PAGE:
One of the things that the unbelieving heart loves to do is take certain obvious things for granted, in order to suppress and ignore them, and to do this in order to ridicule the coming glories as incredible. One time I was with Christopher Hitchens on Joy Behar’s show, and they were making merry over the fact that I believe the Bible, meaning that I believed in talking animals—like the serpent in the garden, or Balaam’s donkey. “How can you believe in talking animals?” My response was, “But we’re animals, and we talk.” And nobody knew quite what to do. In short, everybody believes in talking animals.
And what about life from the dead? Everyone believes in that too. The evolutionist believes that inanimate matter one day jumped the chasm and became animate—life from death. And it did this all by itself. And Christians believe that God formed Adam from the dust of the ground. When He breathed the breath of life into him, that inanimate matter became a living soul (Gen. 2:7). Everyone believes that life came from death. What our faith in the resurrection means is that we believe it will happen again. But why on earth would anyone declare a miracle an impossibility the second time? “Sure, you walked on water once, but a second time is plainly impossible.”
Inside Out History:
Having no doctrine of creation, a common pagan assumption about history involved it in endless recurring cycles. The Jews had a doctrine of creation, and so they had a linear view of history. It was a story with a beginning, middle, and end. The resurrection from the dead would occur on the last day. Jesus said the general resurrection would happen on the last day (John 6:39-40, 44). Martha expected to see her brother Lazarus at the last day (John 11:24). Unbelievers would be judged by the words of Christ on the last day (John 12:48). And this is all true enough, as far as it went.
But the startling thing that God did was this. By doing this, He transformed the entire nature of human history. He punched a hole in the fabric of history, right in the middle of it. That hole was the tomb of Christ. He reached through that hole, grabbed the last days, and pulled them through the tomb. The resurrection of the last days has begun, and it began in the middle of ordinary time. Christ rose in the middle of history, which means that all our reckoning has to be adjusted accordingly.
Resurrection on the Move:
Everything that was entailed in the resurrection of the last day has been accomplished in Christ. He rose from the dead bodily. His resurrection was the down payment on what will be for the rest of us. “For our conversation is in heaven; from whence also we look for the Saviour, the Lord Jesus Christ: Who shall change our vile body, that it may be fashioned like unto his glorious body, according to the working whereby he is able even to subdue all things unto himself” (Phil. 3:20–21).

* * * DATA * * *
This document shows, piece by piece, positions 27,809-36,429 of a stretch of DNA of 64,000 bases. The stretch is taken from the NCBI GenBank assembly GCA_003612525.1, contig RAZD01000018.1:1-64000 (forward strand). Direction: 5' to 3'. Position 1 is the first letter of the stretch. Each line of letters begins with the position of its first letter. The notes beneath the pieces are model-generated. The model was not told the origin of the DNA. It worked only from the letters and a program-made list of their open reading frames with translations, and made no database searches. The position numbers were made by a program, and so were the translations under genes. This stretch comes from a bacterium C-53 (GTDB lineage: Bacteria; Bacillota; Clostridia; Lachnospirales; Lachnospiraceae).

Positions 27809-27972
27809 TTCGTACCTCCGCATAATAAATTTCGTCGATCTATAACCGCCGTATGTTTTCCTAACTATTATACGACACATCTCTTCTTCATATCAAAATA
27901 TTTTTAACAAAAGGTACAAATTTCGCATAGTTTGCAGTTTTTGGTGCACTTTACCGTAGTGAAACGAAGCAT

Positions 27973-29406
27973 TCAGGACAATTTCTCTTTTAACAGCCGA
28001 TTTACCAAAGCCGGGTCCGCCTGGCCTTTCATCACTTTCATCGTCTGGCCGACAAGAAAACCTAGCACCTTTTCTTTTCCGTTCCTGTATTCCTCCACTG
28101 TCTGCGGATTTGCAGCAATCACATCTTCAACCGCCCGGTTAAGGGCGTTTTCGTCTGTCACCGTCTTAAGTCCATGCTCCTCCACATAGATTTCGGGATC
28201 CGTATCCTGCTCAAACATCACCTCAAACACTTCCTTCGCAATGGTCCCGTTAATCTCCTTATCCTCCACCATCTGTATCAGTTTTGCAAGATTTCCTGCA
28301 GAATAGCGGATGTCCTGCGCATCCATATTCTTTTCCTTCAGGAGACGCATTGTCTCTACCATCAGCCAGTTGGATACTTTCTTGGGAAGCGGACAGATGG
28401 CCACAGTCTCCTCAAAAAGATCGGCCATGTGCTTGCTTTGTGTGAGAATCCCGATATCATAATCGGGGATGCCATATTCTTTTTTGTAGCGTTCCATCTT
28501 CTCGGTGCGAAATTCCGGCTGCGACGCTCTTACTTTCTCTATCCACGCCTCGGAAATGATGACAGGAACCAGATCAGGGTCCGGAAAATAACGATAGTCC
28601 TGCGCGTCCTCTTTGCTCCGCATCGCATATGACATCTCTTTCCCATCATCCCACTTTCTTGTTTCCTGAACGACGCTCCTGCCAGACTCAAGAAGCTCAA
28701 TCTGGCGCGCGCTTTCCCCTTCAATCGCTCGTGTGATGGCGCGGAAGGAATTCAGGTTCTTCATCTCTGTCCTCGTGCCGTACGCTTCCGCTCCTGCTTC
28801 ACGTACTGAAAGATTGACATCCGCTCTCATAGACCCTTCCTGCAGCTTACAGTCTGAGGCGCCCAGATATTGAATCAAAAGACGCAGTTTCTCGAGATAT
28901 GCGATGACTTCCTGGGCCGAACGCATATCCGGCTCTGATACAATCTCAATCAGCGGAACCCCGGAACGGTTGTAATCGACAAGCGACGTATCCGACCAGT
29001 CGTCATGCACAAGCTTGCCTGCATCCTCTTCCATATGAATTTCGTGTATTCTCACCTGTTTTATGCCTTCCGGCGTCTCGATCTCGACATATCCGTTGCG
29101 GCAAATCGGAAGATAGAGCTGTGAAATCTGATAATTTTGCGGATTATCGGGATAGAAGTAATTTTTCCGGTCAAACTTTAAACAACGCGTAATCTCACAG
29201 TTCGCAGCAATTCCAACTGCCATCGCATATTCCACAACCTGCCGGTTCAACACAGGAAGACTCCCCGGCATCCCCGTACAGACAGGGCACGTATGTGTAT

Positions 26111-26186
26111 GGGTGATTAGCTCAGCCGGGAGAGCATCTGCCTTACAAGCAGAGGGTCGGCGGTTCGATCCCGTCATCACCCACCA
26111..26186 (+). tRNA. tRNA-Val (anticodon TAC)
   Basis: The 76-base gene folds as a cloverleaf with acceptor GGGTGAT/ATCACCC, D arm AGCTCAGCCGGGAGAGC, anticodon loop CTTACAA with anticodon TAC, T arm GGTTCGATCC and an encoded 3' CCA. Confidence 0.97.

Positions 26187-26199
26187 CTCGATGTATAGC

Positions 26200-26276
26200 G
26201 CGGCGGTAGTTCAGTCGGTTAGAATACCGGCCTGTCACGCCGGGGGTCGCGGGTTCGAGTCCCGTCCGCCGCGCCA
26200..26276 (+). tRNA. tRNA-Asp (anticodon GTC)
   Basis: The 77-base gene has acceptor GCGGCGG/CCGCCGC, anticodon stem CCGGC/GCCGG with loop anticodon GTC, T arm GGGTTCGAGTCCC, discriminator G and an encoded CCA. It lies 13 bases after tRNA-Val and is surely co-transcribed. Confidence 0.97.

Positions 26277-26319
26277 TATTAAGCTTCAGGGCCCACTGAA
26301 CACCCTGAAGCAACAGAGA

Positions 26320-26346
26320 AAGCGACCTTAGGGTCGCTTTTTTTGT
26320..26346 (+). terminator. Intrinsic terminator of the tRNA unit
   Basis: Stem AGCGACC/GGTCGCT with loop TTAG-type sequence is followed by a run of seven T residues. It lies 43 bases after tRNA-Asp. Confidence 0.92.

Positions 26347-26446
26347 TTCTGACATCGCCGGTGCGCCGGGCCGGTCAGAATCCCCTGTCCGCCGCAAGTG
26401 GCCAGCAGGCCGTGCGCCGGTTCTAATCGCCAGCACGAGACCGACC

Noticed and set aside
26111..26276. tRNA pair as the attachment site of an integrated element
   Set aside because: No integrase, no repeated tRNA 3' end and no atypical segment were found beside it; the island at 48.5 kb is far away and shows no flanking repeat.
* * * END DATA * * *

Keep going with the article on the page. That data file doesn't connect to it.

The last day will still see wonderful things—our bodies will be transformed then, just as the Jews expected. But because Christ’s body was transformed in the middle of history, what was pulled after this? Christ’s resurrection pulled our regeneration (our spiritual resurrection from spiritual death), and our regeneration pulls our bodily resurrection after it. “And if Christ be in you, the body is dead because of sin; but the Spirit is life because of righteousness” (Rom. 8:10).
But of course it is the hand of God that is doing all the pulling.
Interesting point on the days of Jesus’s death. I was reading in Matthew just this week and read 3 days and 3 nights and thought “but not really… wierd” and moved on, thinking it was just an expression or whatever. This makes a lot of sense.
Nothing on descending into Hades? I always choke on that line when I recite the confession.
That was last week — scroll down
I have written several posts on the chronology of the crucifixion. A Wednesday crucifixion does not seem tenable. The biggest problem is that it is claimed there are Sabbaths on Thursday and Saturday; but not Friday so why did the women not go that day? Textual problems with a Wednesday crucifixion.
The best resolution is the traditional understanding and noting that 3 days and 3 nights is an idiom. There are a multitude of passages that point to a period over 3 days but which are inconsistent with 72 hours.
Or that, in the Jewish reckoning, any part of a day was thought to represent the entire day.
So, Friday at noon to evening was day 1,
all day Saturday until sundown is day 2,
and Sat eve to Sunday AM is day three.
“bethyada” and “wisdumb”‘s points are well taken. If Wednesday is the correct day, why was the commemoration moved to Friday? Also, why has not the Church (or, at the very least, the CREC) corrected the error?